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Full-Text Articles in Philosophy

Animal Suicide: An Account Worth Giving?, Irina Mikhalevich Jan 2018

Animal Suicide: An Account Worth Giving?, Irina Mikhalevich

Animal Sentience

Peña-Guzmán (2017) argues that empirical evidence and evolutionary theory compel us to treat the phenomenon of suicide as continuous in the animal kingdom. He defends a “continuist” account in which suicide is a multiply-realizable phenomenon characterized by self-injurious and self-annihilative behaviors. This view is problematic for several reasons. First, it appears to mischaracterize the Darwinian view that mind is continuous in nature. Second, by focusing only on surface-level features of behavior, it groups causally and etiologically disparate phenomena under a single conceptual umbrella, thereby reducing the account’s explanatory power. Third, it obscures existing analyses of suicide in biomedical ethics ...


Caterpillar/Basil-Plant Tandems, Paco Calvo Jan 2018

Caterpillar/Basil-Plant Tandems, Paco Calvo

Animal Sentience

According to Reber (2016), subjectivity springs from primitive life itself. Granting his non-neurocentric stance, I shall try to show that his framework falls prey to zoocentric preconceptions that divest certain non-animal life-forms of mentality. There is no reason to exclude the possibility that plants have evolved different structures that underlie their own subjective experiences, all according to Reber’s model. It is the degree of phenotypic flexibility and integration that we observe in the behavioral repertoire of plants that may end up supporting their capacity for subjective experience. This remains an open empirical question.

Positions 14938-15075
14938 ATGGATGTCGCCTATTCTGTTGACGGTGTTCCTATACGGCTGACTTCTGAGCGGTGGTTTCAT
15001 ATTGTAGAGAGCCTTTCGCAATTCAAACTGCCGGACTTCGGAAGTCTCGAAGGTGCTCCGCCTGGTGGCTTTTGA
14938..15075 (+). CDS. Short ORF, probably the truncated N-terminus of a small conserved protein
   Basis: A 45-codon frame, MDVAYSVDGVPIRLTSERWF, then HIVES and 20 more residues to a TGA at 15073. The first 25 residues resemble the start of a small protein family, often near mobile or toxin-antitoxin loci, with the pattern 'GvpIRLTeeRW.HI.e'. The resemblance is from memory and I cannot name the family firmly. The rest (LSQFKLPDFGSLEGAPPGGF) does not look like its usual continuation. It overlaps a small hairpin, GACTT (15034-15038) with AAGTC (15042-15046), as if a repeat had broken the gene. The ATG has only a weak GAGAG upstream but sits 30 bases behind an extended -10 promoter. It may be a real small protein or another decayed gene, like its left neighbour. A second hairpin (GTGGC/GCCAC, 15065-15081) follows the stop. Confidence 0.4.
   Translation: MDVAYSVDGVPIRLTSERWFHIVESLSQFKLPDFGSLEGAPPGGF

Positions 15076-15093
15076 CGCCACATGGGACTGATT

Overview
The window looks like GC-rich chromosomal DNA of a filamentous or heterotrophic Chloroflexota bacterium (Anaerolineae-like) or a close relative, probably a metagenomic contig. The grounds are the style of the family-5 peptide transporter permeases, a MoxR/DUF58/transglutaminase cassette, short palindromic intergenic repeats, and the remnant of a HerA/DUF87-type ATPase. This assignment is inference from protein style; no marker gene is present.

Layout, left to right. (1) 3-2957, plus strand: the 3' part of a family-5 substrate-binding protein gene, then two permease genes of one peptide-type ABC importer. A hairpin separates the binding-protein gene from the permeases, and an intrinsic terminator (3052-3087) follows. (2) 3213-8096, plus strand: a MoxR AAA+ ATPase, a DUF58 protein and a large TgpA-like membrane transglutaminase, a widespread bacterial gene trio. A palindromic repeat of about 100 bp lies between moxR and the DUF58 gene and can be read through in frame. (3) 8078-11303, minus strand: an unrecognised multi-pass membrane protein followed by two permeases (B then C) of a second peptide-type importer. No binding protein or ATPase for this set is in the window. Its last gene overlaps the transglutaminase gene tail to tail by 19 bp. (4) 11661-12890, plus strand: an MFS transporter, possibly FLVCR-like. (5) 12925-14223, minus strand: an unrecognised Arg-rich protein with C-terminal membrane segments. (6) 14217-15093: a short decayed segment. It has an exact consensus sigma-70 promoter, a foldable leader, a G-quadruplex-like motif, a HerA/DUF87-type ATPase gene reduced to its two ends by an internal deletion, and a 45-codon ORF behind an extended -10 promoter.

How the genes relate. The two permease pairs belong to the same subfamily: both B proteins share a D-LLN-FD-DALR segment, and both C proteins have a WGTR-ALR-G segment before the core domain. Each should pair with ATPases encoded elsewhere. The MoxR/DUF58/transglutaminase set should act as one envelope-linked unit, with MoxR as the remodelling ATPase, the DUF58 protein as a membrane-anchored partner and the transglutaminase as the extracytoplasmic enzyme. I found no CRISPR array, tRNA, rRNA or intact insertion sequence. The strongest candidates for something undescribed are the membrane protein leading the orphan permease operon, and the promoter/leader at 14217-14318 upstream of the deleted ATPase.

Reductionism And Accounts Of Cognitive Dissonance, Kent D. Bodily Jan 2017

Reductionism And Accounts Of Cognitive Dissonance, Kent D. Bodily

Animal Sentience

Zentall (2016) proposed within-trial contrast as an alternative account of cognitive dissonance with greater parsimony and generalizability between human and nonhuman species. This commentary describes forms of reductionism, categorizes several competing accounts of cognitive dissonance phenomena, and addresses the strengths and weaknesses according to the reductionist form each account takes. A focus on functional relations may make explanation more parsimonious while bridging theoretical divides between human and nonhuman research programs.


Refining The Precautionary Framework, Jonathan Birch Jan 2017

Refining The Precautionary Framework, Jonathan Birch

Animal Sentience

Most of the commentators so far agree that the precautionary principle can be usefully applied to the question of animal sentience. I consider various ways of refining my proposals in light of the suggestions. I amend BAR to implement C. Brown’s suggestion that the scope of animal welfare law should be extensible by phylogenetic inference from orders in which credible indicators of sentience are found. In response to C. Brown, Mallatt, and Woodruff, I amend ACT to allow that a single credible indicator may sometimes call for urgent further investigation rather than immediate protection. In response to Paez, I ...


Animal Sentience And The Precautionary Principle, Jonathan Birch Jan 2017

Animal Sentience And The Precautionary Principle, Jonathan Birch

Animal Sentience